“I have ductal and lobular bilateral breast cancer. I have more than an 8 cm tumor in my right breast. It spread to my lymphnodes. I am stage 3. My first chemo treatment is this Thursday for 6 hours.” I had Invasive ductal carcinoma, originally a 4 cm tumor in my right breast and also in my lymph nodes. After chemo the tumor was only 1.8 cm and they found cancer in 2 or 8 lymph nodes removed. They also found Ductal carcinoma in situ which is a non-invasive once they did the pathology after the surgery. I don’t know what this means yet. (FYI- my cousin had an 8 cm tumor at the time of her surgery and is fine now 7 years later. We are all different. Don’t let the size of your tumor freak you out. Surgery will remove it regardless of size. Chemo will help shrink it before that.) My first chemo was also 6 or 8 hours too. The first treatment was the hardest because I was so scared. I didn’t know what to expect or if it would hurt. It was emotionally very scary. I waited until the day prior to have my port placement surgery so I was sore from that and loopy from the pain meds. I remember crying some and wearing the bright pink ribbon from a blanket in my hair. I look completely stoned and silly in that iphone photo but it reminds me that it wasn’t so bad. I was at Providence Portland and the nurses were SO nice. To my surprise, what I thought would be a dreary and depressing place turned out to be a warm and comforting place. The room was full of windows and the room was bright and the patients all sat together and could talk if they wanted. Most of us had someone with us. The people I sat next to were always welcoming and it was so easy to talk with them about what we were both going through. I found a great deal of comfort in that. I wasn’t the only one and we were all there just doing what we needed to do so best to just find a little joy in it. Chemo itself didn’t hurt (ask for a numbing gel to apply to your port areas an hour before you come in if it hurts when they apply the IV. That part hurt until I got the gel and they used the freezing spray) You can watch movies, read magazines, talk or take a nap. I didn’t feel badly until the last bag of chemo cocktail. Most of the times my chemo day was pretty good although the steroids kept me wired the first few days. I hated those but they kept the other side effects at bay for a few days.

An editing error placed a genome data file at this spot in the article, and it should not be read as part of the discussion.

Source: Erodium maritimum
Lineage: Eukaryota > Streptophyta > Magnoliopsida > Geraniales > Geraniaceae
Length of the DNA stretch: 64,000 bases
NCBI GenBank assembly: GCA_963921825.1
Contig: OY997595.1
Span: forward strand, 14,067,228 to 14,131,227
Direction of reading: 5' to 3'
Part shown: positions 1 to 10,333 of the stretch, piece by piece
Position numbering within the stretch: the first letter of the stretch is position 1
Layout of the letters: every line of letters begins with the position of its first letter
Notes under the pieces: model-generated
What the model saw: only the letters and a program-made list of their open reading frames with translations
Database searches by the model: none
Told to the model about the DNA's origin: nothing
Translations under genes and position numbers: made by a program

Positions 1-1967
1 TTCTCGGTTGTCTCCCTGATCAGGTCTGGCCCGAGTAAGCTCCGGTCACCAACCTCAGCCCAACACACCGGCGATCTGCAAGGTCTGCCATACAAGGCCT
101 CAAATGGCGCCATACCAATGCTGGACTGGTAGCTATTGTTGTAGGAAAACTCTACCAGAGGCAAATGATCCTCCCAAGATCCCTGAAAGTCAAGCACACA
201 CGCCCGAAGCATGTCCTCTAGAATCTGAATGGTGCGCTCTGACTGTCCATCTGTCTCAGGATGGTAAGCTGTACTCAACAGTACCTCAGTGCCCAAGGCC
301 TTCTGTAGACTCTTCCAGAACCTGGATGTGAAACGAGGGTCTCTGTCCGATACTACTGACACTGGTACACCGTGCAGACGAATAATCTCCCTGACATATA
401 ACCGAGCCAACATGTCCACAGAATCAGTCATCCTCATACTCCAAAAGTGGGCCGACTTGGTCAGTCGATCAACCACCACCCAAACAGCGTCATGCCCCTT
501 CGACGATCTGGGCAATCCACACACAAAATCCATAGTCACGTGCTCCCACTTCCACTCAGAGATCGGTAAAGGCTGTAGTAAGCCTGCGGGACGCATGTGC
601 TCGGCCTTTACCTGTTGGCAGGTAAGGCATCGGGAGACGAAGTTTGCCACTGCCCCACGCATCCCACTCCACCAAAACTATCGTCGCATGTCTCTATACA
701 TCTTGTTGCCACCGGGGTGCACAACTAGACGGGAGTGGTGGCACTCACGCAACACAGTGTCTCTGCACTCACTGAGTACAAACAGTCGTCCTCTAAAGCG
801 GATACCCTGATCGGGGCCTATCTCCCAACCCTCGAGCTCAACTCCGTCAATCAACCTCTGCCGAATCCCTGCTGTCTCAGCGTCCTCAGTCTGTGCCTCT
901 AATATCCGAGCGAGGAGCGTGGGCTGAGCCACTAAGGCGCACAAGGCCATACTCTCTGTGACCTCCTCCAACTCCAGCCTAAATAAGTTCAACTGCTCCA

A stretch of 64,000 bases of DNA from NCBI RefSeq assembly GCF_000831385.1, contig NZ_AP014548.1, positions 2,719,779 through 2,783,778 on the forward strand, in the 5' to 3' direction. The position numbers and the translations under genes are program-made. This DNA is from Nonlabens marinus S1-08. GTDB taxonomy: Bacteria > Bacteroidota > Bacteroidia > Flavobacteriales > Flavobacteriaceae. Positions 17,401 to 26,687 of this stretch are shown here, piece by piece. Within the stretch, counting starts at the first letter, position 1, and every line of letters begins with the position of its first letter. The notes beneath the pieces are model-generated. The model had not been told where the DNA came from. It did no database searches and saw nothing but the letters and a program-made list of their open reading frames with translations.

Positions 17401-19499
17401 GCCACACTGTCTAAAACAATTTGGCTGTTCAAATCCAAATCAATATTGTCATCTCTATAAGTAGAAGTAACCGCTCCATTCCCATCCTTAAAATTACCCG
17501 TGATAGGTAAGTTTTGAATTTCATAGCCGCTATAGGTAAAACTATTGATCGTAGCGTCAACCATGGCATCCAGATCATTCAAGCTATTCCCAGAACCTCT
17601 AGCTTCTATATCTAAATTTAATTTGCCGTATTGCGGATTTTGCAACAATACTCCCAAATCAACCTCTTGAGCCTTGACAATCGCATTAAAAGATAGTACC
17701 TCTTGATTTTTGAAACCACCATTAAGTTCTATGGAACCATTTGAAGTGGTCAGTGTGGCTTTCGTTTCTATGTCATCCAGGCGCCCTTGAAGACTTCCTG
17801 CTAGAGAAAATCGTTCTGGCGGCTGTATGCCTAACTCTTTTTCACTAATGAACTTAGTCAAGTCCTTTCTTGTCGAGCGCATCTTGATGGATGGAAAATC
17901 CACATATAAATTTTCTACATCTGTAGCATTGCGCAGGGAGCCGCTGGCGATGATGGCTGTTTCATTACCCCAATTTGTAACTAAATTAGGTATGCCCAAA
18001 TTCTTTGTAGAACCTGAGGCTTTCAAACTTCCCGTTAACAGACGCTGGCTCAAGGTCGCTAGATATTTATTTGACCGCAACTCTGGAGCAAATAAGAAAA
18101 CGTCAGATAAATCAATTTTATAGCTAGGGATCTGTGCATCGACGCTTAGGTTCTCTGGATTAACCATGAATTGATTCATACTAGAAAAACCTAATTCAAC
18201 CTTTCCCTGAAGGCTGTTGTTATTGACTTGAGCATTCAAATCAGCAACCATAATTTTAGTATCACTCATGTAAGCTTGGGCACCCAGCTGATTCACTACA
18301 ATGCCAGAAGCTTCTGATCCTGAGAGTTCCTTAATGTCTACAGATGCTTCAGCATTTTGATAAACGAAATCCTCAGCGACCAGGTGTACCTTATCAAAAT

“My hair was as long as yours and I just got it cut super short. I am scared but try and maintain for my girls.” Feel whatever you feel. It will be scary for your kids regardless. People may say you have to put on a brave face for them. I don’t know. If it helps you to get through it by being brave in front of them then that’s great. You don’t need to be that way all the time however. Cancer is scary and I know it’s been difficult for my step sons even though they are much older. I cut my hair short for the first two weeks of treatment then shaved it right before week 2 when it was falling out by the handful. Tamara Dayton at http://www.oranjstudio.com/ shaved mine off in stages and let me see it as we got it shorter and shorter until I was finally bald. We even tried a little mohawk and laughed a lot. This really helped me. Go see her if you can. Although losing my hair was a little shocking at first it really was not life altering. I still felt pretty, I knew it would grow back (it started growing before my final chemo treatment) and I quickly adjusted to the idea of starting over with brand new hair. The other chemo side effects were rough and I didn’t much care about my hair many days. It was summer and hot and I didn’t want to even wear a wig. I still don’t most days. A cute hat is about it for me. I’m about a six weeks past chemo now and my hair is already about 1/4 long and growing fast. I want to wear it short and be platinum blond for a while. I’m not the same, my hair doesn’t need to be either.